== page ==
President Barack Obama, in his first speech to a joint session of Congress, promised Americans fearful about the deepening economic crisis that he would lead the country from its dire "day of reckoning" to a brighter future.
Addressing a packed chamber of lawmakers and a nationwide television audience Tuesday night, Obama balanced a somber assessment of the United States' economic woes with a revival of the words of hope that were the trademark of his presidential campaign.
"The weight of this crisis will not determine the destiny of this nation," Obama declared. "Tonight I want every American to know this: We will rebuild, we will recover, and the United States of America will emerge stronger than before."
To deal with the current crisis, deepening each day, Obama said more money will be needed to rescue troubled banks beyond the $700 billion already committed last year. He said he knows that bank bailouts are unpopular, but insisted that was the only way to get credit moving again to households and businesses, the lifeblood of the American economy.
Along with aid for banks, he also called on Congress to move quickly on legislation to overhaul regulations on US financial markets.
"I ask this Congress to join me in doing whatever proves necessary," Obama said. "Because we cannot consign our nation to an open-ended recession."
With US automakers struggling for survival, Obama also said he would allow neither their demise nor "their own bad practices" to be rewarded.
Thinking longer-term, Obama said both political parties must give up favored programs while uniting behind his campaign promises to help the millions without health insurance, build better schools and move the nation to more-efficient fuel use.
Obama urged lawmakers to reduce emissions of greenhouse gases that cause climate change by creating a cap-and-trade system of limits and pollution allowances.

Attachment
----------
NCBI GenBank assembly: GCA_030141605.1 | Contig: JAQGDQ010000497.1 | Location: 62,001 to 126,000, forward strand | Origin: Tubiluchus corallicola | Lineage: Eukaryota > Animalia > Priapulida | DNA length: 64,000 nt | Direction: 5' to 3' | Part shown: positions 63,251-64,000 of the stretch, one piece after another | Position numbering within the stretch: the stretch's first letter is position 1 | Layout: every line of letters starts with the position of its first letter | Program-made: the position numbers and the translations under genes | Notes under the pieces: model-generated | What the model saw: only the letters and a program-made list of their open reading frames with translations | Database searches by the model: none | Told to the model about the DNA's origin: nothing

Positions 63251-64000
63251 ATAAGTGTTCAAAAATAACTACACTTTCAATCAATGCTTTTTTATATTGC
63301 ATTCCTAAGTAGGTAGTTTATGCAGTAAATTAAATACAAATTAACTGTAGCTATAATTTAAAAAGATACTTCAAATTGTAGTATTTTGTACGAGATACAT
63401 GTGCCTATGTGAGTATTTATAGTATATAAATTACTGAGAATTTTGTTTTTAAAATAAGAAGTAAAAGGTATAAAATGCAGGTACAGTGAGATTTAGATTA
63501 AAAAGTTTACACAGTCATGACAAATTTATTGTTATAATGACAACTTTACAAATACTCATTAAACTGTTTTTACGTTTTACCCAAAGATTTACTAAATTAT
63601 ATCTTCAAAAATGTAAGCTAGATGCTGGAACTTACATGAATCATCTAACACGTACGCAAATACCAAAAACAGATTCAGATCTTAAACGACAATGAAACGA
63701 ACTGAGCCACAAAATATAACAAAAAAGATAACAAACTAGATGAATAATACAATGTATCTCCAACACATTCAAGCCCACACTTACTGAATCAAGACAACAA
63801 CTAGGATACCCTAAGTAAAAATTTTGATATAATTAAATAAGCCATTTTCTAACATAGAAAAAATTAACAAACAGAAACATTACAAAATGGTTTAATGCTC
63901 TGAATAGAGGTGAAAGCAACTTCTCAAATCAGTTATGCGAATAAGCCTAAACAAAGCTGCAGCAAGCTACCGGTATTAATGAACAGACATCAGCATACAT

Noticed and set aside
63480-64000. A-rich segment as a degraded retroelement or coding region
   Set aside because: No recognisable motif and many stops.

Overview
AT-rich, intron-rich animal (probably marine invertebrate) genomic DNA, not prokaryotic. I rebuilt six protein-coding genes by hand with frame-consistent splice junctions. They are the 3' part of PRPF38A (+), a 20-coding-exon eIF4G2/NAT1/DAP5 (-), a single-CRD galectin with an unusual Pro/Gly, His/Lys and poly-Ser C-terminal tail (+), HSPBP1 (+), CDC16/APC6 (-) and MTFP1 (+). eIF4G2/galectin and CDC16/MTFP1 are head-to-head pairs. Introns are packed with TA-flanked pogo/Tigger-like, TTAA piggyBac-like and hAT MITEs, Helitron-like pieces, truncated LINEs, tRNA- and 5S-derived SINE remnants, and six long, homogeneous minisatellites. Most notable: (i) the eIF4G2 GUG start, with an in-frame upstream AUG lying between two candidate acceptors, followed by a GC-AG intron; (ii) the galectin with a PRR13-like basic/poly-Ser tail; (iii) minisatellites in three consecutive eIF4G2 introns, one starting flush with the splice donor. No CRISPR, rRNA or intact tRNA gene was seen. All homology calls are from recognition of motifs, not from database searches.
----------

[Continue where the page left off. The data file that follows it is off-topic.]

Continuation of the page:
He said the budget he is sending to Congress on Thursday will call for $15 billion a year in federal spending to spur development of environmentally friendly but so far cost-ineffective energy sources such as wind and solar, biofuels, clean coal and more fuel-efficient vehicles.
"We know the country that harnesses the power of clean, renewable energy will lead the 21st century," he said. "And yet, it is China that has launched the largest effort in history to make their economy energy efficient. We invented solar technology, but we've fallen behind countries like Germany and Japan in producing it. New plug-in hybrids roll off our assembly lines, but they will run on batteries made in Korea."
Even as Washington pours money into the economic recovery, Obama said the budget deficit, at $1.3 trillion and ballooning, must be brought under control.
He promised he would slash it by half by the end of his term in 2013, mostly by ending US combat in Iraq and eliminating some of Bush's tax cuts for the wealthy.
The speech had the trappings of a State of the Union address, the annual presidential policy presentation to Congress. Technically it was not one, though, because Obama has been in office just five weeks, not long enough to present such a speech.
Still, it was a night for Obama to sketch out his priorities in a setting unmatched for the rest of the year. Obama was speaking to both chambers of Congress, the Supreme Court, the Cabinet and special guests.